Roberto Fenanti has been nominated as the winner of “All of Asia”, the second international travel photography competition organised and run by 1000for1.com.
Myanmar, © Roberto Fenanti
Roberto’s perfectly timed image captures an everyday moment but under unusual conditions, with an extraordinary lighting and in the marvellous setting of Bagan’s temples.
Roberto is not new to 1000for1 and in the first edition his picture of the Rat Temple made it to the final selection. A proof that commitment pays off!
© Roberto Fenanti
We got in touch with Roberto and we took the liberty of asking him a few questions.
First of all, congratulations for the prize: good job! The whole jury agreed that your photo was the best one although there were so many good shots. How did you react when you received the news of your victory? Did you think you had any chance?
When you announced that I was the winner I couldn’t believe it, even though I have to confess I had high expectations. Then my mood changed to an utmost ecstatic joy, for receiving such an important international award is really gratifying.
Your picture stands out among many others views of Bagan, not only because of the very peculiar light but also because you managed to capture that incredible detail of the shepherds among the dust their cows are raising. How did you manage to create such a beautiful image?
The photograph was taken at sunset from the Pyathada pagoda in the Bagan’s plain of temples, in Myanmar. My attention was captured by the dust that I could see rise among the trees and bushes and I figured out a herd was passing through. I waited until the shepherd arrived where the contrast was higher and where his outline was made clearer by the dust: I shot at that magic moment where you are sure you are in the process of creating something special.
What is your approach to this kind of photos? Do you plan a lot in advance or do you trust your instincts?
The latter, for sure. I’m as instinctive as possible, because these things happen without any warning and you have to be ready to freeze that single moment in time, without forgetting to set your camera according to the environment and light around you.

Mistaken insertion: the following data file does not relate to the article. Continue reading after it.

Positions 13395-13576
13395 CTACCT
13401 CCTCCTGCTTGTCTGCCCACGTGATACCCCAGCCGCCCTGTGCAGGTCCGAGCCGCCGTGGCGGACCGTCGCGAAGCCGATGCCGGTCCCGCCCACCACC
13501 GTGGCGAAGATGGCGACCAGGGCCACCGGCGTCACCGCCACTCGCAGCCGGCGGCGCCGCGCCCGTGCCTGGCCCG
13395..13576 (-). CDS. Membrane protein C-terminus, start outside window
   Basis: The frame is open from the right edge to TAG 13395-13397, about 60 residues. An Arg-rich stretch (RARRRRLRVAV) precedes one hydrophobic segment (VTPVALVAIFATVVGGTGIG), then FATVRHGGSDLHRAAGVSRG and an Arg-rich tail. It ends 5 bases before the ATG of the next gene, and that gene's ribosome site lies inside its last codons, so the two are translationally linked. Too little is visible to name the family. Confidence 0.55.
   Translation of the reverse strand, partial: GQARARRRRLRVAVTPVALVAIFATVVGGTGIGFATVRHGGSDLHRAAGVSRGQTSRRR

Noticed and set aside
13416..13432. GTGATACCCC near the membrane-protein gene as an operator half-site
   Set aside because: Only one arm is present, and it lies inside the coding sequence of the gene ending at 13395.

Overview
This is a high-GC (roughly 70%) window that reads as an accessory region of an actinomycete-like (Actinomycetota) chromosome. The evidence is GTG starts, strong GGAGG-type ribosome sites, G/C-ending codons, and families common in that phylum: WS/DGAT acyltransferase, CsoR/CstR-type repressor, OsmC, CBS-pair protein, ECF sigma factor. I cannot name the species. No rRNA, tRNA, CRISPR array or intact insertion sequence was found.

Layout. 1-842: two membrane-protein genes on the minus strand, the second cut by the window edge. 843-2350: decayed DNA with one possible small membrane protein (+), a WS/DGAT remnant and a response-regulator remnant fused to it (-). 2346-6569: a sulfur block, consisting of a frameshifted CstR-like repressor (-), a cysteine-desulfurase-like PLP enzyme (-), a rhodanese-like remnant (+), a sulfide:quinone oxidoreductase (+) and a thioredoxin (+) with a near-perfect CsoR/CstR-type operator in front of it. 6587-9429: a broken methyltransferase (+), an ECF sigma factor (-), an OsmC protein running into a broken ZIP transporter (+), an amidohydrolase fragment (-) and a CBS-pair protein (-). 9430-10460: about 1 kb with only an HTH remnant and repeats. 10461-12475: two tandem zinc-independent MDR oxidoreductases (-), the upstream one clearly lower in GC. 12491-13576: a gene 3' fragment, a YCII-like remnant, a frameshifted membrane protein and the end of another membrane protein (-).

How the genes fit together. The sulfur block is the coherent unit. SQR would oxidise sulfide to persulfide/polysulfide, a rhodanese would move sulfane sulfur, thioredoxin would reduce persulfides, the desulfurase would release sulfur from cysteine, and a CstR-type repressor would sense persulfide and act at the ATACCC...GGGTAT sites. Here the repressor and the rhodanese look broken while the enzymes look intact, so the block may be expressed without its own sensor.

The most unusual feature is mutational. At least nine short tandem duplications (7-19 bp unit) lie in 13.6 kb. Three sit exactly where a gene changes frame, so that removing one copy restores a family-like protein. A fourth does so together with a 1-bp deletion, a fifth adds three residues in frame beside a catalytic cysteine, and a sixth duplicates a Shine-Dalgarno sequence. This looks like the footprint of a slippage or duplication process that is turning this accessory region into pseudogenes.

What kind of advice would you give to other people who would like to take photos of Bagan? And more generally Myanmar?
In my opinion, to shoot from any temple in Bagan I would suggest to bring a good telelens, without forgetting to bring along a more conventional lens like the 24-70 mm that is always with me in any of my trips. Bagan is packed with tourists and sometimes it gets very hard to find the ideal position to shoot the sunset, because of the crowd. I would definitely recommend to arrive quite early on the temples’ terraces to find the best spot.
You are an amateur photographer but also a painter: what was your first passion? What is your approach to photography and is photography influencing painting or the other way round?
Photography has always been a passion since childhood for me, but painting marked a true turning point in my photographic development. Through painting I started looking at everything from the point of view of light, colour and framing, things that I found later on in photography. From 2006 I’ve started attending the local camera club in Thiene, Italy, and that helped me tremendously in refining my vision of photography. Whenever I shoot, I live through a series of experiences that mix photography and painting. Painting gives you full control of the creative process, allowing plenty of time to lay out your ideas on the canvas, choosing the right balance and colours. In photography the process is of course quicker but you have to frame very rapidly: in that instance time works against, and you have to be extremely quick to decide how and when releasing the shutter.
We hope that winning “All of Asia” will serve you as a drive to create other stunning images: do you have any other trip planned?
I am really attracted to Asia and I would like to go to Cambodia and Vietnam soon. I find that people over there are wonderful, sociable and always ready to help out people in need without asking anything in return, probably because consumerism hasn’t blinded them yet.
The jury have also awarded four honourable mentions: these go to Jakub Rybicki, Chee Keong Lim, Neil Herbert and Muhammad Mostafigur Rahman.
All honourable mentions are allowed to participate free of charge in the next competition organised by 1000for1.
Afghanistan, © Jakub Rybicki
Myanmar, © Chee Keong Lim
Myanmar, © Neil Herbert
Bangladesh, © Muhammad Mostafigur Rahman